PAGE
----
Miss Algeria beauty queen Khadija Ben Hamou hits back at racist abuse – BBC News
Image copyright Miss Algerie Image caption Khadija Ben Hamou, from the south of Algeria, said she was proud of her identity The newly crowned winner of Miss Algeria beauty pageant has hit back at critics who have hurled racial abuse at her because of her skin colour.
“I will not back down because of the people who criticised me,” Khadija Ben Hamou told Algerian news site TSA.
Slurs about her dark skin colour, nose and lips have been made on Facebook and Twitter.
Darker-skinned Algerians face discrimination in the North African state.
Ms Ben Hamou, who comes from the southern Adrar region, said that she was proud of her identity and winning the competition.
“I am honoured that I have achieved my dream, and I am honoured by the state of Adrar where I come from,” she said.
“I also encourage the girls of my region to participate in the competition if they wish to do so,” she added.
According to the fashion magazine Vogue, she is the second black woman – after Nassima Mokadem in 2005 – to win the annual beauty pageant.
Africa Live: More on this and other stories from the continent Colourism and black love Algeria country profile Ms Ben Hamou took part in 20 rounds of the competition before being crowned Miss Algeria 2019 on Saturday.
Her critics said she did not represent the beauty of Algeria, but she has received support from others on social media.
Image Copyright @jenanmoussa @jenanmoussa Report Image Copyright @jenanmoussa @jenanmoussa Report Image Copyright @hugoseal @hugoseal Report Image Copyright @hugoseal @hugoseal Report Ms Ben Hamou told TSA, “Do not judge people without their knowledge, there is no difference between black and white.”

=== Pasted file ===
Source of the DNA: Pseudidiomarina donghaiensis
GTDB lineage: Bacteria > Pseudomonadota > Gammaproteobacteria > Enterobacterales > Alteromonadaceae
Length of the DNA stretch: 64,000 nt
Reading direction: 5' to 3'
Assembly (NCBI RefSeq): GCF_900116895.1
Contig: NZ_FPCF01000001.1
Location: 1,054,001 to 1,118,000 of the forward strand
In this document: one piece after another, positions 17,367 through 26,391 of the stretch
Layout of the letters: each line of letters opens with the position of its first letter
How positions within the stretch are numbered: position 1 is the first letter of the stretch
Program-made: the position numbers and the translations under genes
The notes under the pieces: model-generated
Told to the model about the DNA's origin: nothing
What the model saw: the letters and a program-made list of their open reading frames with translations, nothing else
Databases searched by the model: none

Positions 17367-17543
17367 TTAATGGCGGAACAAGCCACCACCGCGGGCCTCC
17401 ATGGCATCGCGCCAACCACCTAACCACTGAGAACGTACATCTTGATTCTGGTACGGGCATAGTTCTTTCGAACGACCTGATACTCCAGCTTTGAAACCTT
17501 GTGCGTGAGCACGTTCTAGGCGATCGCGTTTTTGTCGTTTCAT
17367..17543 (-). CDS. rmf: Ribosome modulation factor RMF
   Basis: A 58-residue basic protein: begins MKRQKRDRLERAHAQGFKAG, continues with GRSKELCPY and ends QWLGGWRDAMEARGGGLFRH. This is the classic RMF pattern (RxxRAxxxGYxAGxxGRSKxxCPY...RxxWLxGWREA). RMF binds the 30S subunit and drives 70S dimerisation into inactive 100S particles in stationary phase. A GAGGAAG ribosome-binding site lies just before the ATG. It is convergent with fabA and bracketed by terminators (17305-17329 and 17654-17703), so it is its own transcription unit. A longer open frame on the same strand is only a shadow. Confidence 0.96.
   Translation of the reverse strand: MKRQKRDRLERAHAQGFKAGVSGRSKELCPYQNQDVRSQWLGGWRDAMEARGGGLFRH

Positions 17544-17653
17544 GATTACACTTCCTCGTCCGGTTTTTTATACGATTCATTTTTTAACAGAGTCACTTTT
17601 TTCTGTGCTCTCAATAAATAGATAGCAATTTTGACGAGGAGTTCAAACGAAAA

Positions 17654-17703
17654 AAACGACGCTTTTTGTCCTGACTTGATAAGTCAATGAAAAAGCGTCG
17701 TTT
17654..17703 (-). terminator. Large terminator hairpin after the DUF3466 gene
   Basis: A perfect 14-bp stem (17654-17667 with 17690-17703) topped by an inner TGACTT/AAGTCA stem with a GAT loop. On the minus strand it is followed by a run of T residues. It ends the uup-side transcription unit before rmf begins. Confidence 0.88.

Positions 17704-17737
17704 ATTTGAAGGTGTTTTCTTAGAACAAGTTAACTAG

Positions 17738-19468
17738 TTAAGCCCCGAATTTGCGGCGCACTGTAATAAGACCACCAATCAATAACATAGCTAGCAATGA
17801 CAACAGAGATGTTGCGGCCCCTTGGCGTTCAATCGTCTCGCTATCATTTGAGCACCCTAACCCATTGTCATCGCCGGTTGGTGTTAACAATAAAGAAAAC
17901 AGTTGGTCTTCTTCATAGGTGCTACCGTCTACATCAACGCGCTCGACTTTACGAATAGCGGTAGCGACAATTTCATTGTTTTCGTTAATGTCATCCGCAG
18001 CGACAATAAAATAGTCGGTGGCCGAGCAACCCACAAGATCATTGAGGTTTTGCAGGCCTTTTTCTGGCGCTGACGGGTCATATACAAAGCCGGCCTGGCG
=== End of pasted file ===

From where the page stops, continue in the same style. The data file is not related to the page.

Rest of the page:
Miss Algerie, the pageant organiser, said it deplored “the racist behaviour and comments of several people as a result of publications and retouched photos”.
Why black women are taunted in North Africa By Mouna Ba, BBC Arabic
Beauty in Algeria and other North African countries is related to the colour of your skin – the whiter you are, in the view of many people in the region, the more beautiful you are.
So when some Algerians realised that Miss Algeria – who is going to represent them internationally – was black it was a shock for them. The abuse Ms Ben Hamou received on social media referenced her skin colour and mocked the shape of her nose and lips. Some said she looked like a man.
Black women also are taunted in my country, Morocco, about their skin colour, especially when they are younger. Some people use the N-word for example. It happened to me a lot in my school.
The problem in North Africa is that you get the feeling that people do not even realise that they are being racist when they talk in this manner. Ms Ben Hamou’s experience may open people’s eyes about the problem of racism, but I doubt it will change attitudes.